Hip shopping app Spring is linking with Kim Kardashian’s mobile game

Spring, the mobile commerce marketplace that sells fashion and beauty products from a mix of wholesale brands and retailers, is partnering with, of all things, Kim Kardashian: Hollywood in order to grow its user base.

The app is launching a virtual boutique inside the smash mobile game in order to get its name and items in front of the game’s tens of millions of users. Beginning today, players of Kim Kardashian: Hollywood can dress their avatars in items from 12 brands sold on Spring, like Jonathan Simkhai and Clare Vivier. Through link-outs within the store, players are nudged to download the app and sent to a pop-up shop within Spring to shop the items.

Spring isn’t the first company to make an appearance within the Kim Kardashian: Hollywood game. Designers Karl Lagerfeld and Olivier Rousteing have promoted pieces from their collections in the app before. Spring, however, is the first mobile commerce marketplace to sell multiple brands at one time through the game, looking to the app as a play to introduce a wider, and younger, demographic to the marketplace as it closes in on its second year.

After a 2014 launch, Spring has grown to sell thousands of products from home, beauty, apparel and accessory brands and raised a total of $32.5 million of venture capital from two rounds of funding, most recently in April 2015. The app’s interface is similar to Instagram’s, bringing up a feed of inspirational product images from an assortment of brands, personalized to a user’s indicated interests. Instead of comments and likes beneath the pictures, though, there is product information: sizing, price and item details. When a credit card is stored, all a user has to do in order to place a purchase is select a size and swipe to the right on the screen.

The Spring feed on the left and swipe-to-buy on the right.
The Spring feed on the left and swipe-to-buy on the right.

Spring CEO Alan Tisch believes the combination of easy checkout and engaging interface (a feed of Pinterest or Instagram like images) set it up for long-term mobile commerce success. While mobile commerce is projected to be worth more than $400 billion by 2019 by eMarketer, retailers are still struggling to get broad usage by customers in their individual mobile apps.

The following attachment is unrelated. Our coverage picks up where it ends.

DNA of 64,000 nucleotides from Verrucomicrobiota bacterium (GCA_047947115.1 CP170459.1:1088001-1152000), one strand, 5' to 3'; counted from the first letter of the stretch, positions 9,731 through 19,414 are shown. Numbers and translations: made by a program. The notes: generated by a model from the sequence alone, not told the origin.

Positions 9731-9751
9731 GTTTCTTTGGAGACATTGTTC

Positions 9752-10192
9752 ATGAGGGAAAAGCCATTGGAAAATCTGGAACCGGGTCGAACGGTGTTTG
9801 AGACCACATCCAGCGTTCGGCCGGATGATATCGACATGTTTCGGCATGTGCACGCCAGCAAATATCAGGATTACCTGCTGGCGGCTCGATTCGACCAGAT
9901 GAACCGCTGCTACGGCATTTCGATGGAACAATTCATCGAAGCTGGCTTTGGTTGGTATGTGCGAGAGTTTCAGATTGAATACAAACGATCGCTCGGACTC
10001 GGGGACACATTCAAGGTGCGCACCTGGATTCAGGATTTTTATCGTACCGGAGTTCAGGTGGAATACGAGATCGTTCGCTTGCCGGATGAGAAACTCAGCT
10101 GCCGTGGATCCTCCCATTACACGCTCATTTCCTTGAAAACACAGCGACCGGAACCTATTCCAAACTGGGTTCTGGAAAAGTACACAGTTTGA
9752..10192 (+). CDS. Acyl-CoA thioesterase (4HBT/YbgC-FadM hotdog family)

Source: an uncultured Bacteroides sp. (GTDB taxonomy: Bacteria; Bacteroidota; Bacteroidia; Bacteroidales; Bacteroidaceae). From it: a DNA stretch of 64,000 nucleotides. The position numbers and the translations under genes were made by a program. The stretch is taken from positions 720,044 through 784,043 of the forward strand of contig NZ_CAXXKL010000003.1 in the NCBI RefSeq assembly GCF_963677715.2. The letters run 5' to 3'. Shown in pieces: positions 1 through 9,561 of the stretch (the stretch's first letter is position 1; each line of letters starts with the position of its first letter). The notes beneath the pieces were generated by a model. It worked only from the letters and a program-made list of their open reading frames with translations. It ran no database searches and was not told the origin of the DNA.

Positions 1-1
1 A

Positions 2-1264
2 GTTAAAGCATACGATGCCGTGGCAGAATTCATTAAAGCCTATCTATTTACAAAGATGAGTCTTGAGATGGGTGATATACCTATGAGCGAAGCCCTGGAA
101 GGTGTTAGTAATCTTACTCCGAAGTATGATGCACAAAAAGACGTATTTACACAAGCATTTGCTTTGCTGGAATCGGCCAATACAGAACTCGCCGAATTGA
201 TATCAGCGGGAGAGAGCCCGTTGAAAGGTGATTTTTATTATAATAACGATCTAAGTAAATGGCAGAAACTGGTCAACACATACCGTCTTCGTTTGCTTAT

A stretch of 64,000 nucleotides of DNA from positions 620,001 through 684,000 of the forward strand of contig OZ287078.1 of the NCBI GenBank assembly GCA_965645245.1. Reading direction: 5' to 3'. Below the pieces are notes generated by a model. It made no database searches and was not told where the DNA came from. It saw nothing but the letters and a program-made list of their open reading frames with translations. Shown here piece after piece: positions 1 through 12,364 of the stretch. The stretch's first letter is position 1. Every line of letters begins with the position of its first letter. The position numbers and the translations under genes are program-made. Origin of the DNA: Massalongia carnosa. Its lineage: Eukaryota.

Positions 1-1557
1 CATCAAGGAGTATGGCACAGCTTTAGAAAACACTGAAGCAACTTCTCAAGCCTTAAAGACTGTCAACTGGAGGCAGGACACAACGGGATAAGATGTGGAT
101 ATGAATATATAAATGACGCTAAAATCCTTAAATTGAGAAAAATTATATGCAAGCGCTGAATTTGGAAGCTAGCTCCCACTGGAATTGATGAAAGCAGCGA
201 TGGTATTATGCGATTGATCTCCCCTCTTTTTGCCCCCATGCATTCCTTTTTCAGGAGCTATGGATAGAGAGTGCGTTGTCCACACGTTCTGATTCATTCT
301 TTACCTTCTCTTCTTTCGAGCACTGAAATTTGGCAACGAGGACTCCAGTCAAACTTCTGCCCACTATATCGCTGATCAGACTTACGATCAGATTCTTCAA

“There is app fatigue,” said Tisch. “There are so many apps and products that the value of creating unique experiences has only gotten higher and higher. For us, we’re thinking about how people are going to shop on the phone over the next decade — it’s a long-tail approach.”

Tisch would not disclose how many daily users Spring has but noted that more than 1,000 brands now sell on Spring, including those like Urban Outfitters and Everlane, which have invested in building their own mobile apps. He said that Spring doesn’t expect its customers to shop every day but said instead they will visit regularly in order to kill time by scrolling through the feed, which he considers a smartphone version of window shopping.

“What Spring is doing is interesting because of the data it’s pulling in on the backend, and its ability to sign on brands,” said Cheryl Chang, a partner at BlueRun Ventures. “They’re also training the consumer to purchase in a different way — swiping — while inspiring them. Instagram has toyed with the buy button, but the majority of Instagram isn’t a branded feed.”

With its latest move to Kim Kardashian: Hollywood, Spring is looking to drive more consumers, as well as a younger demographic of users, to download. It’s also adding more lower-priced brands, like Urban Outfitters, to complement the pricier options, like Helmut Lang and Marissa Webb. Spring also recently launched an e-commerce store so people could shop from desktop as well as smartphone.

Tisch admitted that the hardest part of getting new people to download Spring is putting the app into context for those who haven’t used it.

“Mobile app marketing is a challenging space,” he said. “You have to combine context and personalization, and understand who we’re talking to, and that differs between platforms.”

https://digiday.com/?p=165163

More in Marketing

WTF is the American Privacy Rights Act

Who knows if or when it’ll actually happen, but the proposed American Privacy Rights Act (APRA) is as close as the U.S. has ever come to a federal law that manages to straddle the line between politics and policy.

Here’s how some esports orgs are positioning themselves to withstand esports winter

Here’s a look into how four leading esports orgs are positioning themselves for long-term stability and sustainability, independent of the whims of brand marketers.

Marketing Briefing: Marketers eye women’s sports as a growth area amid WNBA draft, record March Madness

Marketers are considering the space more this year, according to agency execs,  with some noting that the women’s athletes may get more attention from brands ahead of the Summer Olympics this July.